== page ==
“It was sopas talaga. I wish I could’ve stayed longer.”
Prep time: 30 days (must reserve tickets going up Macchu Picchu in advance)
Budget: P170,000 ($3,555 +/-)
Duration: 26 days
- 1 fresh passport preferred over nearly expiring ones
- 2 bundles of photocopies of your passport, e-tickets with embassy addresses.
- 2 cups of optimism for the times you get lost and can’t find your way
- A pinch or courage with a slight hint of insanity. Pagbili pa lang ng ticket, nakakabaliw na. I remember carrying money bills stacked like a block of butter.
- About $200 emergency pocket money. You can use ATMs abroad anyway, for a fee.
- 55 liter backpack
- 4 days worth of interchangeable layers of clothes
- 1 pair of Comfortable, convenient, and reliable gym shoes
- 1 sturdy jacket with good insulation and lots of pockets. Until this jacket comes out
- 2 Sunglasses, just in case you lose 1
- 1 decent watch that doesn’t breakdown cause you’ll be adjusting time a lot
- 1 pen and a small notebook. Even if the pen is empty, you can use it for self defense. The notebook, you can use the useless pages to wrap bubble gum. Or wipe your butt.
- 1 middle range smart phone that takes great photos.
- 1 state of the art flashlight phone dedicated for just calls and text messaging.
- 1 Powerbank at least 16000ma (up to 3 full charges)
- 1 Emergency credit card with at least P 50,000 ($1,000+/-) credit limit
- a handful of Barok sign language skills insert photo of sarah talking to lost Japanese
- Repacked toiletries. (Yes! Magagamit na yung mga sabon galing sa hotel!)
- Student IDs for getting international student discounts
- 1 Spanish and Portuguese dictionary and a map
- 1 Philippine flag (Para F na F ang photos! haha)
- Optional: A tablet or laptop and an HD to back up your photos, videos, and important documents. ( I lost 3 days of photos in Brazil due to a system crash on my phone. BACK UP EVERYDAY IF YOU CAN!)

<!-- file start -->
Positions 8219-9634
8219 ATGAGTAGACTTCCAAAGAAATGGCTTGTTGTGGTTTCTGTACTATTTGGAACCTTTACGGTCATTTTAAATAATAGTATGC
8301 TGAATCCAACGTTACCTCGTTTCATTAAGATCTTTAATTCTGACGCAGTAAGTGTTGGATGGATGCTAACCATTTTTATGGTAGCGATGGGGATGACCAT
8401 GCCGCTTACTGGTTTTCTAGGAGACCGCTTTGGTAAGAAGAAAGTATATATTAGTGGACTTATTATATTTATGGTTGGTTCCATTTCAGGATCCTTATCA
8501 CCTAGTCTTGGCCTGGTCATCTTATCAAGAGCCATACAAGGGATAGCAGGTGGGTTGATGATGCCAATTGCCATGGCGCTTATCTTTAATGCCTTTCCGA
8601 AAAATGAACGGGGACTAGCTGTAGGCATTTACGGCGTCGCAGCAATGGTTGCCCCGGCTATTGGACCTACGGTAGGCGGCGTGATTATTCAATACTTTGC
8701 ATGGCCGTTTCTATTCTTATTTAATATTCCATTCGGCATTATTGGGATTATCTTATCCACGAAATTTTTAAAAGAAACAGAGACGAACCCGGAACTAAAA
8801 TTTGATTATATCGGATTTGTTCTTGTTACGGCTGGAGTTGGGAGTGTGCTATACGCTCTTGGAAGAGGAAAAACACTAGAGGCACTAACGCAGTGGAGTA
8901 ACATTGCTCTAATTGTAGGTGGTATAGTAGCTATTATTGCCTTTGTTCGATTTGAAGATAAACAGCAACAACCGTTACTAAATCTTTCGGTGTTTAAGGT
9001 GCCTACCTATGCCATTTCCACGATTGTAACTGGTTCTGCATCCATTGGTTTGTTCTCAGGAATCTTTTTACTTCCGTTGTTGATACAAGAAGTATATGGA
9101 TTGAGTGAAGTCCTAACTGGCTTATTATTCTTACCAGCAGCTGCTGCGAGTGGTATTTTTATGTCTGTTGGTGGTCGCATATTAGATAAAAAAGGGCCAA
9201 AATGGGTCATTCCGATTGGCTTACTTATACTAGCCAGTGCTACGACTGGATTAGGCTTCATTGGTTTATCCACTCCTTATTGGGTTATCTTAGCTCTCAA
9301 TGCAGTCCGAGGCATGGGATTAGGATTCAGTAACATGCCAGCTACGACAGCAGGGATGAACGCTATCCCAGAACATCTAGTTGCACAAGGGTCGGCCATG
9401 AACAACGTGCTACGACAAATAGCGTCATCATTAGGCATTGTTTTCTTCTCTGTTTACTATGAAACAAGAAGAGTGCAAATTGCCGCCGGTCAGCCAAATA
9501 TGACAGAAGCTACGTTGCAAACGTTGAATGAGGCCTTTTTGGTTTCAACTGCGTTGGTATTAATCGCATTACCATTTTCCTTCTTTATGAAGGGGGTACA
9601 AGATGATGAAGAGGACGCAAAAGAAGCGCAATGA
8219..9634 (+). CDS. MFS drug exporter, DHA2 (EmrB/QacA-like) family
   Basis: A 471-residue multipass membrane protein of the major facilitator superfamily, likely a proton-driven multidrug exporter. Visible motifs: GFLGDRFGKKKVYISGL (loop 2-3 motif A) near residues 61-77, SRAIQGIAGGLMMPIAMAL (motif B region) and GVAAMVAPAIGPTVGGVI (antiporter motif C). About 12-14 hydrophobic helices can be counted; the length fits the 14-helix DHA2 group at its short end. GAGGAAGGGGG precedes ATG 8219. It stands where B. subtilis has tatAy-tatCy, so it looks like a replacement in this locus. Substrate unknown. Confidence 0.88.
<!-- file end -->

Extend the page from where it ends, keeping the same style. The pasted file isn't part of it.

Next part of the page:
- Preheat the idea of visiting the other side of the world. Magmuni-muni at magsoul search. Ask yourself difficult questions like “Are you out of your mind? Will your savings be enough? Are you sure you wouldn’t rather invest in a car or a condo?, at, handa ka bang mamulubi pagkatapos nito?!” If you’re answers are all “HELL, YEAH!” then proceed to step 2.
- Don’t mince words when asking permission from your parents; your boss or your clients at work; and significant other, if any. Only these people matter, forget the rest. Tell them simply that you want to do it now. Period.
- Once you decide, make sure to book your tickets to Machu Picchu immediately, because those can sell out as fast as Miss Universe tickets sold at a Gay Pride Festival. Book it at least a month advanced.
- Peel those eyes! Or keep your eyes peeled, rather, for those travel fairs and plane ticket hunting sites like skyscanner.com and www.expedia.com. It can save you P20,000 ($400+/-) if you time your searches perfectly.
- Buy that ticket! It’s the hardest part of the journey, but believe me it’s going to be worth it. If your credit card has a zero installment plan, good for you. If you don’t have savings, you can avail of other payment schemes like cash advances with much lower interest rates. You’ll figure it out. I opted to pay half in cash and used Citibank’s Call for Cash
- Pack your things three days before your flight. Don’t get over excited, or else you’ll keep on rethinking and repacking your luggage. Do the rethinking only once.
- Secure all your important documents and turn them over to your mother or closest relative. Give them all your passwords to your gadgets, social media accounts, email, even ATM pins. Cause you never know…
- Get on the plane. Enjoy. (Seriously, 33 hours?)
Best experienced with:
Up next we’ll be cooking up something from Southeast Asia. Let me know what you think or ask me anything in the ‘he said she said’ section or email me at email@example.com.
If you want to see my past travels already, follow me on Instagram: thirdworldtourist.
PS-The guy on the cover is Octavio. Our substitute tour guide/driver all through out the Salar de Uyuni Desert Tour. He chewed Coca leaves and didn’t speak a word of english except “breakfast” and “lunch”.